Sunday, December 26, 2010

Our First Autism Christmas

I don't recall the details of how we made it through Christmas last year. I'm not even sure at whose house we celebrated it with the extended Harris family. Last year we were just starting to figure out that Joseph was different. This year, as I explained before, was very different (has been, I should say, since Christmas is not over yet).

In case you missed it, Joseph is super-freakin' excited about Christmas. He's been singing Jingle Bells and shouting about Christmas trees and telling people Merry Christmas for weeks now.

This morning, I woke up shortly after 8AM. I could hear Joseph in his room, quietly chattering to himself like he does when he's in his room awake and his sister is asleep. I took a shower and woke Kristy and we readied cameras to record the present opening. I opened their door and let Joseph out, woke Maria who was still sleeping and we all went downstairs.

The kids opened their presents, and everything was as it should be. I made breakfast, they both took maybe two bites and abandoned their pancakes. But that's ok. We had some trouble with our dryer, so that delayed our departure for my parents' house. When eventually my jeans were dry, we packed up the kids and gifts for the extended family and headed for Plain City.

At mom and dad's, things started off as usual. Joseph ran around like crazy, Maria played with her cousins. Joseph found the Christmas tree fairly quickly, and it didn't take him long to decide that all the presents were for him. We've been trying to not underestimate his ability to understand what we're saying to him, because he's surprised us so much recently, so we explained that not all the presents were for him, and that he needed to wait for everyone else to arrive. That wasn't received well, you could say.

We tried to redirect him with his new toy, a Leapster. He was happy to hold it, but every time we turned it on, he let out a scream and turned it off again. Kristy tried to lay down with him to get him to take a nap, but he just laid there awake. Eventually, his cousin Celia showed up. She took him out to the mud-room and sat with him. She came back a little later and he was asleep.

When it was time for dinner, we tried to wake him but we were entirely unable to rouse him. When dinner was done, we tried to wake him for presents and he was still quite unconscious. We put him on the floor in the corner of the very loud room filled with 23 people, as everyone opened their gifts. And still he slept. We saved his presents for him to open at home tomorrow. After all the gifts were done, I sat next to him and shook him a little. He didn't respond. I touched his face and he pushed my hand away and then rolled over.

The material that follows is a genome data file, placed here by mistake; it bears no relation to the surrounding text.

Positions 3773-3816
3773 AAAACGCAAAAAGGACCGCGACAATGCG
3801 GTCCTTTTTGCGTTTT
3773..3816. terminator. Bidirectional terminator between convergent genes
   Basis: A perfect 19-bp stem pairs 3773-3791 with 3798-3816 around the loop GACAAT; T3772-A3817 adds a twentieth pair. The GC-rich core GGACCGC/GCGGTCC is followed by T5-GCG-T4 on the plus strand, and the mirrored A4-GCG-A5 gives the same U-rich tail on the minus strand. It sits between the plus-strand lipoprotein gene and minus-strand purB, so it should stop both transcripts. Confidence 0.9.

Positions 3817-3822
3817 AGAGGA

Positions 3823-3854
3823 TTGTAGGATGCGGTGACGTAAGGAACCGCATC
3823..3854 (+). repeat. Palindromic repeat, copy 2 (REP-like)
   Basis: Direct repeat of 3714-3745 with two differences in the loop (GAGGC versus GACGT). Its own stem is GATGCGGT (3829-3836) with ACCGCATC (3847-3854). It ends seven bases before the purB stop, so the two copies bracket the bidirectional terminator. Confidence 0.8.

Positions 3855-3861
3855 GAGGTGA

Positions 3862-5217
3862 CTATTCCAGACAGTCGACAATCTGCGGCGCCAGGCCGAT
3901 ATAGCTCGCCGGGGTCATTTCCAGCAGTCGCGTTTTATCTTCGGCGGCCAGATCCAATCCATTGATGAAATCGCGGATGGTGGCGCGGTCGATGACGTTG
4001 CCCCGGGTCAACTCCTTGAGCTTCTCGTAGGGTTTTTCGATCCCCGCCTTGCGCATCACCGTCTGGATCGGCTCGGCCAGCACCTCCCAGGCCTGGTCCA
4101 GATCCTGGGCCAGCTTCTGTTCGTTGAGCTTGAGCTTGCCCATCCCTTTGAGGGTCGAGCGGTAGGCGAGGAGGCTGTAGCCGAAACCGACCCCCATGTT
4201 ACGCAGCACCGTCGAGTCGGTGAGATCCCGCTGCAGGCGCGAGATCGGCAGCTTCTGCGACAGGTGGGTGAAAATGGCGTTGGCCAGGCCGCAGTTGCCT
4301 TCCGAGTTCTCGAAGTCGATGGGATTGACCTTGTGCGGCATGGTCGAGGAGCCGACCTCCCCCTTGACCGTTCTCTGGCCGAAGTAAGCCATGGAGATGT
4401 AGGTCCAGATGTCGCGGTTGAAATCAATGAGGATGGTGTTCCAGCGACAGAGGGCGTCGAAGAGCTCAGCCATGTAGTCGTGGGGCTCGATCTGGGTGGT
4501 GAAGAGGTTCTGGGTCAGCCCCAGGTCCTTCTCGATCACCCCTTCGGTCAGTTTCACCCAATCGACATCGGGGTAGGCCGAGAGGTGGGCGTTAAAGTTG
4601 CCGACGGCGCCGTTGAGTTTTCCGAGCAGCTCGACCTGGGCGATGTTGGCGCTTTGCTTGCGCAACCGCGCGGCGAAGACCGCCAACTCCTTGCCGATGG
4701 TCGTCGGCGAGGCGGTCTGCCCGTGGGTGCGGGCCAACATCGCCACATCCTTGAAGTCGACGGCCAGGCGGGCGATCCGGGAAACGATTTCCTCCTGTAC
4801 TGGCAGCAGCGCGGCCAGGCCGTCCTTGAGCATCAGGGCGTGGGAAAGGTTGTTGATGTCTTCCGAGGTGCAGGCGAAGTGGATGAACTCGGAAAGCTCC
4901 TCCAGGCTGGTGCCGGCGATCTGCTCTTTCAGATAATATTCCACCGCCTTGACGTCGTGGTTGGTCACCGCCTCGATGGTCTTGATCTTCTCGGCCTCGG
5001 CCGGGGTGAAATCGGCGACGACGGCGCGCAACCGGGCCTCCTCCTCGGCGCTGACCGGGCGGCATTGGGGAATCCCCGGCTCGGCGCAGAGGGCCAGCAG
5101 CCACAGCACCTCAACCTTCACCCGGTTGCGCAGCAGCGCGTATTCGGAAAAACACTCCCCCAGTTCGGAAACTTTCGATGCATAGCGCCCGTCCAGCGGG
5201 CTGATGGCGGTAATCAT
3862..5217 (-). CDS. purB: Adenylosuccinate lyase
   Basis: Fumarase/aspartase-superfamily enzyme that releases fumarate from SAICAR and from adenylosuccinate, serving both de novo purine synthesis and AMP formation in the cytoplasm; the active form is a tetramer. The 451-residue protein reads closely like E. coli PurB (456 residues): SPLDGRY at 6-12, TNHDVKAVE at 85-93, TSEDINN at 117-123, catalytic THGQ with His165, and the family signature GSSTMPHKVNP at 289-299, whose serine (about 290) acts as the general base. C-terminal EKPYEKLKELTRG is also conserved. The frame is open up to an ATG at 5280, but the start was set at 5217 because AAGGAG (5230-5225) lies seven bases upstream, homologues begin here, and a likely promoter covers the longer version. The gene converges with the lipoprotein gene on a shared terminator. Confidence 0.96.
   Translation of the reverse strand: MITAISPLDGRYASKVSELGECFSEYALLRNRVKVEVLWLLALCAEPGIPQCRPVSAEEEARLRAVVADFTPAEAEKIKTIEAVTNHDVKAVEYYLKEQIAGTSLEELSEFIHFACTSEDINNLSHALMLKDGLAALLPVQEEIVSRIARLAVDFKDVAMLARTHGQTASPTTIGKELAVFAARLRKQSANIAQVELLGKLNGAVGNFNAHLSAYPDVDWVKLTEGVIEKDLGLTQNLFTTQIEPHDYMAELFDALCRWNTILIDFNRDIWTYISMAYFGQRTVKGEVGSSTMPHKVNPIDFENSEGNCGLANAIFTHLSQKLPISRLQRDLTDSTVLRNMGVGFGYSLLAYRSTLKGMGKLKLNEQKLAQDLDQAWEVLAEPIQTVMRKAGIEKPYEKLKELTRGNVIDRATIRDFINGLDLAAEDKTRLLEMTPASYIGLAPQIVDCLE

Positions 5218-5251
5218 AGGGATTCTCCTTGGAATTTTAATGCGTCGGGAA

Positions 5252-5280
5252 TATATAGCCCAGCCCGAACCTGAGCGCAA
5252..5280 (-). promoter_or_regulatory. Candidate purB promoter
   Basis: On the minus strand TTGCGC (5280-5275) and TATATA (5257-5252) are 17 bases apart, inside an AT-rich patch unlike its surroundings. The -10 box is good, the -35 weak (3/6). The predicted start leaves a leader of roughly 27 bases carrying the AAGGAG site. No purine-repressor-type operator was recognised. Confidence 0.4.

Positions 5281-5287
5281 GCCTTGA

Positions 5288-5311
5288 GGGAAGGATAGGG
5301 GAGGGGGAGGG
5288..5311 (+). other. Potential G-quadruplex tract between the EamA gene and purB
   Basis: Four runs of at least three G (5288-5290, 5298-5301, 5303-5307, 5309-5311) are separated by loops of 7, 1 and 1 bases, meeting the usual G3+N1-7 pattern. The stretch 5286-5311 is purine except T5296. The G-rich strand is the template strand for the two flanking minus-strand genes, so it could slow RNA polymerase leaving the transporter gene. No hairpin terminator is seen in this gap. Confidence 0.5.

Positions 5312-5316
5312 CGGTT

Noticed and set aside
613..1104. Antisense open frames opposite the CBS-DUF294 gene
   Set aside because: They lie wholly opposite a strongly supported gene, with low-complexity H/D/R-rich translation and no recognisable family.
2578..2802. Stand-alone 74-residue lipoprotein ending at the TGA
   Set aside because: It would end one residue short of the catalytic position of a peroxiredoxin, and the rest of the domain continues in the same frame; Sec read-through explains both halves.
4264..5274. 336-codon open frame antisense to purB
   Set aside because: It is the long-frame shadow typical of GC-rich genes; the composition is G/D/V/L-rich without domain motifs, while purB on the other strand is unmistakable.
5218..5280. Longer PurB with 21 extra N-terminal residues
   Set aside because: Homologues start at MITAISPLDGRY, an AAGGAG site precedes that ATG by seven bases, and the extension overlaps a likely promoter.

When it was time to go home, then he woke up. He cried. Celia carried him out to the car. I expected that, as usual, he would calm down once I put on some music and we got on the road. But as we pulled out of the driveway, he screamed louder, reaching back towards the back window and crying, "Christmas!" He wiggled out of his car seat, and climbed into the back window. We tried to calm him, telling that we still had his presents. We gave him a wrapper package and a little rubber squeeze toy. That helped calm him enough to get him back in his car seat. He cried for a little while longer, but eventually he put his blanket over his head and calmed down. By the time we got home, he was fine. He opened the presents from grandma and grandpa's, watched TV for a while, the only after-effect was that he stayed awake until at least 12:30AM.

Over the last month or two, I've seen lots of stuff about how to deal with holidays when you have an autistic child. And I didn't read any of it. I thought I didn't need to. I thought it would be as uneventful as last year. Wow, was I wrong! The progress Joseph has made, and the resulting understanding he now has of Christmas and other things going on around him, led to this profound disappointment he felt when he woke up and realized that he was leaving his grandparents' house and he had missed out on most of the celebration there. This made it even more difficult for me than his usual meltdowns over petty, insignificant things.

I know, this sounds like a pretty awful experience. I'm glossing over the positive experiences, for the most part. Though we still have the Smith family Christmas tomorrow, when his maternal grandparents will visit us, I would say that Christmas has in general been a positive experience today. Though not as much as it should have been, and possibly could have been had I bothered to be more prepared and foresee these complications.

In any case, we've learned something new about our son and how we need to be prepared to help him.

Merry Christmas, everyone. :)


  1. Poor little guy. Hope next year is better.

  2. I enjoy your blog, my little guy is almost four, I am a fellow dad with a son on the spectrum

  3. bnkdev: I'm glad you enjoy it.There are plenty of dads out there, but I often feel like autism parent blogging is mostly mommy territory. :)